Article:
Government efforts help only some IDPs rebuild their lives
Despite the efforts of the Russian government and the international community, more than 150,000 people remain displaced in Russia more than a decade after the beginning of armed conflict. Hundreds of thousands of people fled their homes as a result of an inter-ethnic conflict in North Ossetia in 1992 and separatist conflicts in Chechnya which started in 1994 and again in 1999.
The Internal Displacement Monitoring Centre (IDMC) of the Norwegian Refugee Council is pleased to present its yearly Global Overview on trends and developments with regard to conflict-induced internal displacement.
The Global Overview provides an analysis of the world-wide internal displacement crisis, reflecting developments in 2006.
The Global Overview provides an analysis
of the world-wide internal displacement crisis, reflecting developments
in 2006. It is a unique report in that it is the only comprehensive and
regularly published account of the global internal displacement situation.
In addition to an analysis of developments at the global level, the report
also provides overviews of regional and thematic trends.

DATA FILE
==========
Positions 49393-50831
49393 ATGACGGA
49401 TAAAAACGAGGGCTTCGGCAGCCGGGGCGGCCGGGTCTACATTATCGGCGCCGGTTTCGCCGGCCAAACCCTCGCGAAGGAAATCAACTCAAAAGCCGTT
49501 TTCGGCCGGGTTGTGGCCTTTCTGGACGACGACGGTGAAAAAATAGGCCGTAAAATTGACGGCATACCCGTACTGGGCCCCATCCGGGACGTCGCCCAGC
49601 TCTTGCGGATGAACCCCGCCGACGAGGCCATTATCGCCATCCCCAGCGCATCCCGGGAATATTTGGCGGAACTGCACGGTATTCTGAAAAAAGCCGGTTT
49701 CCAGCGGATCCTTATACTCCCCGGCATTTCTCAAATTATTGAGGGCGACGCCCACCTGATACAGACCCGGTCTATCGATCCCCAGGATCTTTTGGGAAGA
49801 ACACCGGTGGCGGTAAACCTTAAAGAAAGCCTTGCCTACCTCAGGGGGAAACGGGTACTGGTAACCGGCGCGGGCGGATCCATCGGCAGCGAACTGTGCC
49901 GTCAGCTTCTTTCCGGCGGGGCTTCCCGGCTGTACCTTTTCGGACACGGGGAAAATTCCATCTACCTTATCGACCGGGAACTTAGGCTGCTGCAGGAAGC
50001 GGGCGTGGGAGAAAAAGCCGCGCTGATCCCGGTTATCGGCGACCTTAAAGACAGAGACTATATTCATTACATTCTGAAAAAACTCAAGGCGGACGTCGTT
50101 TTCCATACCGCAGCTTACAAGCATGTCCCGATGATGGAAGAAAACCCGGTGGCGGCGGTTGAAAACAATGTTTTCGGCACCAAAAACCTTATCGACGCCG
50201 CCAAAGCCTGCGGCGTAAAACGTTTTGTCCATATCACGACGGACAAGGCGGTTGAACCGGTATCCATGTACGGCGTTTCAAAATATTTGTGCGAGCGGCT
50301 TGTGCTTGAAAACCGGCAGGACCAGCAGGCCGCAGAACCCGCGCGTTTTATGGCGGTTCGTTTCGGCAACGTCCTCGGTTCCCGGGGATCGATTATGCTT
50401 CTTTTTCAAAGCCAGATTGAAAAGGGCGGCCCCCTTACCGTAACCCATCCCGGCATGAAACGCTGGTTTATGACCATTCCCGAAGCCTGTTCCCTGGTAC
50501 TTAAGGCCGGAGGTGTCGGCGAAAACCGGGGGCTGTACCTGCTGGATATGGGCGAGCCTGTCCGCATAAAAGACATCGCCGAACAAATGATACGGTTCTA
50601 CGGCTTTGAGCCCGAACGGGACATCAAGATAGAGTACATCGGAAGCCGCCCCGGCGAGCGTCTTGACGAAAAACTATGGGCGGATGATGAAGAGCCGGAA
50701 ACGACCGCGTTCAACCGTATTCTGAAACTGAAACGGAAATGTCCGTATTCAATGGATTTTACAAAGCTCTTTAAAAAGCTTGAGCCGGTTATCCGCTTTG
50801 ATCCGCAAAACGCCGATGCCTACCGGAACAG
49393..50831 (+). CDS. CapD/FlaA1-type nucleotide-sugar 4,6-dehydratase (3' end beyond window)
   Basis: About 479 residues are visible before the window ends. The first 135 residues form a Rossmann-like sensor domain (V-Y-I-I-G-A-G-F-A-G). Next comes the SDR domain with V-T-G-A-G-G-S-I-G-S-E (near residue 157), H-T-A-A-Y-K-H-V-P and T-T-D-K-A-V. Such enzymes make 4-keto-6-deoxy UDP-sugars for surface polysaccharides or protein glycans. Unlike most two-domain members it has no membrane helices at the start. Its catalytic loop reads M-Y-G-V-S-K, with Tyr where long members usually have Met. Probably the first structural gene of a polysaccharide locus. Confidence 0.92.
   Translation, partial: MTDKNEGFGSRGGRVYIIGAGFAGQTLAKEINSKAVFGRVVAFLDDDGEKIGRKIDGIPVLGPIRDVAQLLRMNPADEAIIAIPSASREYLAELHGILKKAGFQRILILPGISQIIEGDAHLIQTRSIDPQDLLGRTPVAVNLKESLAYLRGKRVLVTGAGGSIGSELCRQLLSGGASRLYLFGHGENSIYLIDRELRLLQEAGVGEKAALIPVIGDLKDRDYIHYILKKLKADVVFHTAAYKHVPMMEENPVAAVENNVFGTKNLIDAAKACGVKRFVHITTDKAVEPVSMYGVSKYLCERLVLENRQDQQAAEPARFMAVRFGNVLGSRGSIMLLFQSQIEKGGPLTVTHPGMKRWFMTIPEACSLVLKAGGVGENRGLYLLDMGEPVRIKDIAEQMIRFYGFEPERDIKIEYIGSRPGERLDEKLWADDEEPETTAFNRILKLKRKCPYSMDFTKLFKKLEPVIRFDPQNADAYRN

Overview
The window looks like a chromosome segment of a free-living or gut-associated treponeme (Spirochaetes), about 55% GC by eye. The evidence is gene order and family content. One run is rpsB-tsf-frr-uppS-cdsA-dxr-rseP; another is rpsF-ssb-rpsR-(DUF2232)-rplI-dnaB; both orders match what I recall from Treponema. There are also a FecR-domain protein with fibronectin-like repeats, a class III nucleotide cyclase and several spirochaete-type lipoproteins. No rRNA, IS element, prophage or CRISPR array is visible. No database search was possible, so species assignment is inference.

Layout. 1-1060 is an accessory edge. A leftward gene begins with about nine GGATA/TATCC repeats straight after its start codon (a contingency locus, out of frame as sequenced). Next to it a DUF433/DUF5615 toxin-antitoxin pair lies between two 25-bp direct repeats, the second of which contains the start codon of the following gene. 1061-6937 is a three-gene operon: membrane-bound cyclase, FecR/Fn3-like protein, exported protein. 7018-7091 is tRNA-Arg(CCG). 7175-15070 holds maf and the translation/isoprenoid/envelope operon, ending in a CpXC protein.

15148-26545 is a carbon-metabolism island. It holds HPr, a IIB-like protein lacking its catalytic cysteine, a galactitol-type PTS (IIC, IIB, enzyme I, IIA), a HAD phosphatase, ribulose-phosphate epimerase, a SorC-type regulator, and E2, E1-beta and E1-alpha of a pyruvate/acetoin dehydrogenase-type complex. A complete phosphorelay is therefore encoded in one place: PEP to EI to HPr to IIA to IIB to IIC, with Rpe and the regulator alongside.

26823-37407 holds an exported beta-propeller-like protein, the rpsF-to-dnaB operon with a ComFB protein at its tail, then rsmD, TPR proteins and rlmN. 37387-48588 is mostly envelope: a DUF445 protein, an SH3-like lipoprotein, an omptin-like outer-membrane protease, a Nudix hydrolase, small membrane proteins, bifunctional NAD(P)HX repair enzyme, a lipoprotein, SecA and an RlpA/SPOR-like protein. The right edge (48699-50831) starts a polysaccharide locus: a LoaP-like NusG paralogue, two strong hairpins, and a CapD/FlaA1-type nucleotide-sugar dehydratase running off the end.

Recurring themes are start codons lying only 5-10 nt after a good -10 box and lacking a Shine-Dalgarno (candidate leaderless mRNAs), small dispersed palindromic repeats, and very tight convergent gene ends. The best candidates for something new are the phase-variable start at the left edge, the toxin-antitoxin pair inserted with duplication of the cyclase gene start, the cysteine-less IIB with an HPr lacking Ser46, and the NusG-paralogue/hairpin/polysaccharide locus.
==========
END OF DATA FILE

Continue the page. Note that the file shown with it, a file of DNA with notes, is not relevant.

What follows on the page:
Forced displacement in the Central African Republic (CAR) - along with deaths, physical injuries and material destruction - is one of the main consequences of more than a decade of political instability caused by a series of mutinies, military coup attempts and armed conflicts. The number of internally displaced people (IDPs) is reported to have tripled during 2006, from 50,000 in April to an estimated 150,000 at the end of the year.
Up to 5,000 Papuans were displaced by military operations against separatist rebels in the central highlands in early January 2007, according to church leaders. Forced to hide in the jungle without assistance, the displaced were reported to face food shortages and a lack of medical attention, which resulted in the death of at least four displaced people.